If you protect yourself from the negative emotions, it blocks the positive ones too! It keeps you from truly feeling connected, treasured, and loved.
What Else Blocks Vulnerability?
While fear is typically at the root, there are ways of thinking and habits you might be engaging in that limit your ability to be vulnerable. Habits like…
- Being wildly busy – no time to process or get to close to anyone.
- Self-sufficiency – not asking for help or allowing others to help you.
- Performing – trying to prove to everyone that you are worthy of love, relationship, etc.
- Doubting God’s love for you – it’s only when you KNOW that God truly loves you that you are able to be vulnerable and love others.
- Hiding because of fear, shame, or guilt – which will act as a barrier between you and others.
- Perfectionism – It’s difficult to be vulnerable and perfect at the same time! None of us are perfect.
- Being critical or being pessimistic – negativity is like a repellent that keeps people at a distance.
- Avoiding – If you are disconnected from your own feelings and don’t want to be bothered with how others feel vulnerability is unlikely.
- Blaming – Rather than being open and vulnerably sharing how you feel you blame which pushes others away.
- Being angry – a cover up and shield for your hurt, disappointment, or frustration.
Of course, this list is not exhaustive! What’s your way of side stepping the opportunity to be vulnerable?
What Makes Vulnerability Amazing?
Yes, being vulnerable is risky. There’s no guarantee how the sensitive information you share will be received. It’s baring your soul and parts of you that you might prefer to keep hidden.
Vulnerability opens the door to what your heart desires – what you’ve been longing for. As long as you resist sharing yourself, your desires will remain…desires. Plus, vulnerability…
- Opens the door to trust
- Leads to deeper connections with people
- Invites useful feedback and information that allows you to adjust your strategies
- Makes joy, creativity, love, and greater self-esteem possible
- Takes significantly less energy than protecting, controlling outcomes, and trying to be perfect
- Pulls you into the future rather than being stuck in the past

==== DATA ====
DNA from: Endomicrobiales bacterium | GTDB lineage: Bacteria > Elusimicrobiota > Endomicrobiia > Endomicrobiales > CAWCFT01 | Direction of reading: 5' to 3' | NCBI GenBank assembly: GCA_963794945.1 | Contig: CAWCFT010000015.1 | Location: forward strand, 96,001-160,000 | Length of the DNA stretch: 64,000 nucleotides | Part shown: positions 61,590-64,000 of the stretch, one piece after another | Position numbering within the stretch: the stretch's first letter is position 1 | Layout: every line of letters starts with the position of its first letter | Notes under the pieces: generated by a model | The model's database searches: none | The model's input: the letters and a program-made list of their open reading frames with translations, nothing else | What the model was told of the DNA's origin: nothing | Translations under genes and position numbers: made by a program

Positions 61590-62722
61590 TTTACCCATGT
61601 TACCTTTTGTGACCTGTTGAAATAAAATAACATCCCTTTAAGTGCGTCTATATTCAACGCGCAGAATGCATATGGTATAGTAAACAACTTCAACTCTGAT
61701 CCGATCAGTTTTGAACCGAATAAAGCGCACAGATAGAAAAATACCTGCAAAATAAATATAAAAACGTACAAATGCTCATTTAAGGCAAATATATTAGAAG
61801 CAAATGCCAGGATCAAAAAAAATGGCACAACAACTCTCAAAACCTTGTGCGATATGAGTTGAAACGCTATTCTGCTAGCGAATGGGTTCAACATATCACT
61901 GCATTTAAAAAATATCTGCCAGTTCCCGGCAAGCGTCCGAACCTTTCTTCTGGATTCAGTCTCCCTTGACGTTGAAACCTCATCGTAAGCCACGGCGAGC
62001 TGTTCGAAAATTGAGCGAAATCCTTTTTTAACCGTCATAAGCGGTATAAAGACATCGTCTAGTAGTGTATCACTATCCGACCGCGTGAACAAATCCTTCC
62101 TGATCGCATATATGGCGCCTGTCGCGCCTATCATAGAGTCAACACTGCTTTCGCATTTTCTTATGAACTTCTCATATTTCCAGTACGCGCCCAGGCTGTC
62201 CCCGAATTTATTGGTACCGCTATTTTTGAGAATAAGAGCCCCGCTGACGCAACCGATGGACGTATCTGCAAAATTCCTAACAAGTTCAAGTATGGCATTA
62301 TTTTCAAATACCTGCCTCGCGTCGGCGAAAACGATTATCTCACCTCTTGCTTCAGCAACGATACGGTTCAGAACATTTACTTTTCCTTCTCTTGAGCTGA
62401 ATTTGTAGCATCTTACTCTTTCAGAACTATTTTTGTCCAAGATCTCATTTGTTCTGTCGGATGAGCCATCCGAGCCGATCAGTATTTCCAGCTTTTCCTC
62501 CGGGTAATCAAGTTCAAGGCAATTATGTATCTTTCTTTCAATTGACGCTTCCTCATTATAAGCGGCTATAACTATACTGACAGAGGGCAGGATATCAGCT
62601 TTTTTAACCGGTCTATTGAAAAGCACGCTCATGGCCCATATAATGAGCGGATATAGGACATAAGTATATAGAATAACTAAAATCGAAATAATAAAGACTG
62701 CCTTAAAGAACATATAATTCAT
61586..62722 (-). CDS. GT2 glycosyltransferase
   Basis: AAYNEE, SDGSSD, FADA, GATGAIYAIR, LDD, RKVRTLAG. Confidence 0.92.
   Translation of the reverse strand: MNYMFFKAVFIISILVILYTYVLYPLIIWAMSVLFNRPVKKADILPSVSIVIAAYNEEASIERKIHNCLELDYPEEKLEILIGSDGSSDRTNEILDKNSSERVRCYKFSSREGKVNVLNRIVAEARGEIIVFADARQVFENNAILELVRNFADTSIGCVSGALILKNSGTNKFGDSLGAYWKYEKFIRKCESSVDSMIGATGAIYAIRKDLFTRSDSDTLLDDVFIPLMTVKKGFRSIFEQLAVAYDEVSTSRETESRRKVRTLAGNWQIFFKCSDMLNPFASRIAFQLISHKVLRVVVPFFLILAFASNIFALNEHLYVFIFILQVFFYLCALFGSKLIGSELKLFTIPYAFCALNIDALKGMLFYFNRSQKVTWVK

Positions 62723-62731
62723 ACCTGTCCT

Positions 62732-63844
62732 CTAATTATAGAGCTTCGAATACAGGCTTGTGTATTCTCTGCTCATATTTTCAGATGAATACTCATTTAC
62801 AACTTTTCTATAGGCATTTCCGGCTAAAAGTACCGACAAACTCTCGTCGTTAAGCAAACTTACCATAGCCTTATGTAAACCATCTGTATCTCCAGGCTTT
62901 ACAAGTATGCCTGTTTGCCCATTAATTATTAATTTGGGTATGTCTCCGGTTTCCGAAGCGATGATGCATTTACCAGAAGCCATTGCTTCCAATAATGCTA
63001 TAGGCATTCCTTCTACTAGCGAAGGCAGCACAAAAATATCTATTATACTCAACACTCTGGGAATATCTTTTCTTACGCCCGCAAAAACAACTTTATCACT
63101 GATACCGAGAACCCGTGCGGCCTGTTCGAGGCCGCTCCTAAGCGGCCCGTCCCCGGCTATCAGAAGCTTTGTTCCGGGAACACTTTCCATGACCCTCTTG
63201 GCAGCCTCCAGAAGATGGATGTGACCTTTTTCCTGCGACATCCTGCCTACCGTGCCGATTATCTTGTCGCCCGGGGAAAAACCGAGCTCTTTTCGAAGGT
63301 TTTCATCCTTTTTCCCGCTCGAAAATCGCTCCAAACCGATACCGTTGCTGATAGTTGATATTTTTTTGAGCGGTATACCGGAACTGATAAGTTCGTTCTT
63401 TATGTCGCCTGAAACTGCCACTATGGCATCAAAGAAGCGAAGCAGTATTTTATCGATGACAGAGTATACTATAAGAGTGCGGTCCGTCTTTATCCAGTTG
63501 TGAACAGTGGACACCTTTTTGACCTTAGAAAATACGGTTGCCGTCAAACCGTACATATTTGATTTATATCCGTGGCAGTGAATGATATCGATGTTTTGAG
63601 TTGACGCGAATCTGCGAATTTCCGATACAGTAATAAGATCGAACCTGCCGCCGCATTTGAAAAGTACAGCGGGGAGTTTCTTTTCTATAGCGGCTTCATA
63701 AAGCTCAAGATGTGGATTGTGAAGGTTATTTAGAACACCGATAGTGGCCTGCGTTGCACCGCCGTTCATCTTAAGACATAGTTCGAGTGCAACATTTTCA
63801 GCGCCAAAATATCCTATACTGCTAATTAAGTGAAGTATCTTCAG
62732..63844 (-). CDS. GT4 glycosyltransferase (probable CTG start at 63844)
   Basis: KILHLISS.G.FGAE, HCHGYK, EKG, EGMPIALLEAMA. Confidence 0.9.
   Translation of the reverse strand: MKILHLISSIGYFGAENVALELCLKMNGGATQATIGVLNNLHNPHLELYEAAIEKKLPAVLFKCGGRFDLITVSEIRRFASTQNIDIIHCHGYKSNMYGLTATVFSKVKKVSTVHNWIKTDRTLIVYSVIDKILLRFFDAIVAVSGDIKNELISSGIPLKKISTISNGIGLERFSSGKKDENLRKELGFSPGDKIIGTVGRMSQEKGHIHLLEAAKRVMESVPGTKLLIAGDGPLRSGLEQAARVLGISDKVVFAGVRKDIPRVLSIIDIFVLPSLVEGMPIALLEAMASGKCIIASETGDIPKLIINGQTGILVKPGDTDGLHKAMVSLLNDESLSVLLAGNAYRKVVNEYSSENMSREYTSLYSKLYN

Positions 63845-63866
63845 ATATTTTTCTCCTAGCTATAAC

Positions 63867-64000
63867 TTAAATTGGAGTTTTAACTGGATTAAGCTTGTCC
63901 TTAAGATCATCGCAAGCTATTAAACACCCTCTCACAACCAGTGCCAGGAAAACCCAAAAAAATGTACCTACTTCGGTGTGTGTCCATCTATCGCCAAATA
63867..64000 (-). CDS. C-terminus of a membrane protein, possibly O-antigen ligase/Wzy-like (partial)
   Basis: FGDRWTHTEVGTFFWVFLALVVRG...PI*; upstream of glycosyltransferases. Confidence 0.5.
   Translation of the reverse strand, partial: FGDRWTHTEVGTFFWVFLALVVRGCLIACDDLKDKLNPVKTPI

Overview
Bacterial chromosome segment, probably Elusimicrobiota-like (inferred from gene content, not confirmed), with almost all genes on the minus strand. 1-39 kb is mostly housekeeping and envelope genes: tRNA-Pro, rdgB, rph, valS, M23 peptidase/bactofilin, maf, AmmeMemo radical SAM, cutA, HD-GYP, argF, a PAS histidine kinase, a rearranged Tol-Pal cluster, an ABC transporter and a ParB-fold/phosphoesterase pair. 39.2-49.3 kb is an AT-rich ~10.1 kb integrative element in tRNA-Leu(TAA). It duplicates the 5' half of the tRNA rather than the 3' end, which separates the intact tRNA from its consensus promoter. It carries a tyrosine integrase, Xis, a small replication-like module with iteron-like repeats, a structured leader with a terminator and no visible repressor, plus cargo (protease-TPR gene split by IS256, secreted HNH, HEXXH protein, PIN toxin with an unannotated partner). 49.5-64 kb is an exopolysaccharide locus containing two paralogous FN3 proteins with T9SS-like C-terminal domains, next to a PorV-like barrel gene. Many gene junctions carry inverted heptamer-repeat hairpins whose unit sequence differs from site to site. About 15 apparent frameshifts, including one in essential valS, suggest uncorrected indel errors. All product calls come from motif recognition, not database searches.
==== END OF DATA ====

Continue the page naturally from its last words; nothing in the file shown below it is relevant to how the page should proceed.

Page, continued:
- Enables you to ask for help and that lightens your load!
- Inspires compassion rather than judgment
- Is much more winsome than a big ego, defensiveness, or someone who is guarded
- Gives others permission to be vulnerable – vulnerability begets vulnerability
Where Do I Start?
Being vulnerable is risky business, but not risky in the way you might think. The real risk is not being vulnerable and shutting yourself off from what you need to thrive!
You may resist being vulnerable because people have failed you in the past. But don’t forget that there are probably some people you have hurt simply because you’ve not been vulnerable.
Until you believe deep down that God loves you, really, really loves you, will struggle to be vulnerable. From that loved place, you are able to courageously reveal who you really are to others in healthy ways. I encourage you to spend time in God’s presence and soak in His love for you. Then begin taking small steps and share yourself more vulnerably with the people closest to you. Rather than getting resentful, angry or shutting down, take a baby step and share your true feelings – the goods ones and the bad ones. Here’s what I mean…
I feel _______________ when _________________ takes place and what I need is ______________________.
I feel so loved when you call me every night and what I need is for you to keep on doing that!
I feel ignored when I don’t get a call from you and what I need is for you to call more often – maybe every night.
Be sure to use “I” rather than “you,” especially in the front end of this statement. ”You“ statements put the other person on the defensive.
For some examples of offering feedback in the workplace which also feels very vulnerable, click here.
With practice, being vulnerable it gets easier. It doesn’t mean it always pans out the way you want it to, but remember that’s just another opportunity for you to grow. Like investments, the greater the risk the greater the reward. The same applies to vulnerability.
How would your life and work change if you were more vulnerable?